My dad smells of hay and manure, the soil and the outdoors, spiritually speaking. His relationship with God is a sturdy thing, like coveralls that have hung always in the basement between chorings and are caked with dusty silage.
He is a simple man but a smart man. He reads widely and is knowledgeable in a wide variety of subjects, though he never finished high school. He knows how to do things with his hands: He can repair a water pump, build a fence high enough to keep the deer from his apple orchard, use a chainsaw to carve a bear, pull a tiny wooden sliver from a child’s finger.
My dad taught me a lot of what I know about God. Maybe because he is a practical man, the knowledge he passed on to me is practical.
“God is a person,” he told me. “You know, he went fishing with his disciples. He had conversations. They were just regular people. When you think of God, think of him as leidlich, a people-friendly God.”
“One of the things that drives carnality is force,” he said another time. “If you don’t do it, I’m gonna make you do it.” In the church, in the world, if someone acts from a position of force, they act from a carnal motivation.
He also said, “Everybody has their opinions, and people start thinking their opinions are spiritual. We equate our opinions with spirituality.”
So what is spirituality, according to my dad?
“Spirituality is giving yourself to your friend when you know you’re gonna get hurt. Spirituality is mothers taking care of their children. Mostly what spirituality is, is living.”
When I was a teenager, I admired my dad but — maybe because he is a private person not given to displays of affection and emotion — I did not realize the depth of his heart. Instead, I felt he was critical of me and resented it.
When I was a child, I was scared of him.
When he and Mom were taking a nap, and we children were being too noisy, he’d come out of their bedroom, eyebrows beetled, eye caves in his head where his glasses had been. “That’s enough now!”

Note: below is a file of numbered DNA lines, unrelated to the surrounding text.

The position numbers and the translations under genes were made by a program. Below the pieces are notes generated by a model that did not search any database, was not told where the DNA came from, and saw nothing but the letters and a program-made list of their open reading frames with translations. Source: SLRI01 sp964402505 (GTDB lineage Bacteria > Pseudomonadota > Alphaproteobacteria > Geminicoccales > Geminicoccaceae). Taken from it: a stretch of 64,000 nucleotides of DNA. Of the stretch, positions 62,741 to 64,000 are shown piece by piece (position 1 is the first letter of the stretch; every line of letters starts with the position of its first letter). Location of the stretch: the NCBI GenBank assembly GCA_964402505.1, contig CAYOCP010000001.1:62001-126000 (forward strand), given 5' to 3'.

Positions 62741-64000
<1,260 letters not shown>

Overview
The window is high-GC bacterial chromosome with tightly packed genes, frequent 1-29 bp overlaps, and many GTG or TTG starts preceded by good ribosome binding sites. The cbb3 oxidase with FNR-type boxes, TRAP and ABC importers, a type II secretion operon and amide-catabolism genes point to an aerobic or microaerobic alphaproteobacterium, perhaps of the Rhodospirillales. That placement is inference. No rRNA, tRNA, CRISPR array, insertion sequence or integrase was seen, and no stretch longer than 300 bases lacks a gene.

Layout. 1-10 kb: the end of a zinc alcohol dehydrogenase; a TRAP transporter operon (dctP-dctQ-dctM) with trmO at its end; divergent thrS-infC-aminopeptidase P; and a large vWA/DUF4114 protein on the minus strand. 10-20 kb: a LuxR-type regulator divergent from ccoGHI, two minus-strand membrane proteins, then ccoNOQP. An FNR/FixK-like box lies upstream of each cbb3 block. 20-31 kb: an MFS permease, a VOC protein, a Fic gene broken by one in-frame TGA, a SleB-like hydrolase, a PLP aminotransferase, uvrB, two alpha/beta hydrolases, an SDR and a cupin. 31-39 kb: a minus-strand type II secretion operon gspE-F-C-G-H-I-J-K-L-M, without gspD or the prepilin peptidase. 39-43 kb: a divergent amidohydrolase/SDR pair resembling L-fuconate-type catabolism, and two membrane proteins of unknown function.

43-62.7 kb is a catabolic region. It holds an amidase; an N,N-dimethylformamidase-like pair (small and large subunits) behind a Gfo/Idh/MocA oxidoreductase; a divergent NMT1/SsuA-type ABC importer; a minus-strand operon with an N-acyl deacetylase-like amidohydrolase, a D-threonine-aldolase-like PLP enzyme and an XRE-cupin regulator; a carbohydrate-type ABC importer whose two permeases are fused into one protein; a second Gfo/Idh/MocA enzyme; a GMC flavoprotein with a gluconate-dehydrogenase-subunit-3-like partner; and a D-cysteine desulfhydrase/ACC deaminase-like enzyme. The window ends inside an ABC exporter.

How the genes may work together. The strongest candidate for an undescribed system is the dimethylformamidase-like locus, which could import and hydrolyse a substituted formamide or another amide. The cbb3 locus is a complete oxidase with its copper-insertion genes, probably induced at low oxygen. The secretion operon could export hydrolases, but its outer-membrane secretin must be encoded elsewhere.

Just the sound of his steps was enough to make my heart jump. I did not want to feel the smack of his hard hands on my bottom — though it was not so much the pain but the humiliation I feared.
And yet it was my dad who knew how to comfort me when I was crying like no one else could. His voice was calm and friendly at these times, like he was talking to a calf or a dog. He would offer me — to mend my broken heart — a piece of candy, the promise of a story. And though these trifles had nothing whatever to do with the thing that had hurt me, offered in such a way they made me feel inextricably better.
When I first started on this venture of writing, it was my mom, not my dad, who encouraged me. My dad, I felt, thought a practical person should find a real job, not chase a pipe dream. But it was my dad who gave me permission, when I finally wrote my memoir, to explore scenes and memories I know he’d never expected would be revealed. “Write whatever you want,” he said only. “Just get a book published.”
My dad bequeathed me his cautious nature. We are never ones to stand out in a crowd, lead the pack, stir the soup. Outwardly — no matter how far our thoughts might roam — we conform.
But I have realized, since I started writing and speaking, that the one thing in me that negates all of that conformity — this voice that rises up to speak, this thing that embraces honesty and refuses to park under another person’s banner — this also came to me from my dad.
Lucinda J. Miller lives with her dad and the rest of the family in Rusk County, Wis. She is the author of a memoir, Anything But Simple: My Life as a Mennonite, and blogs at lucindajmiller.com.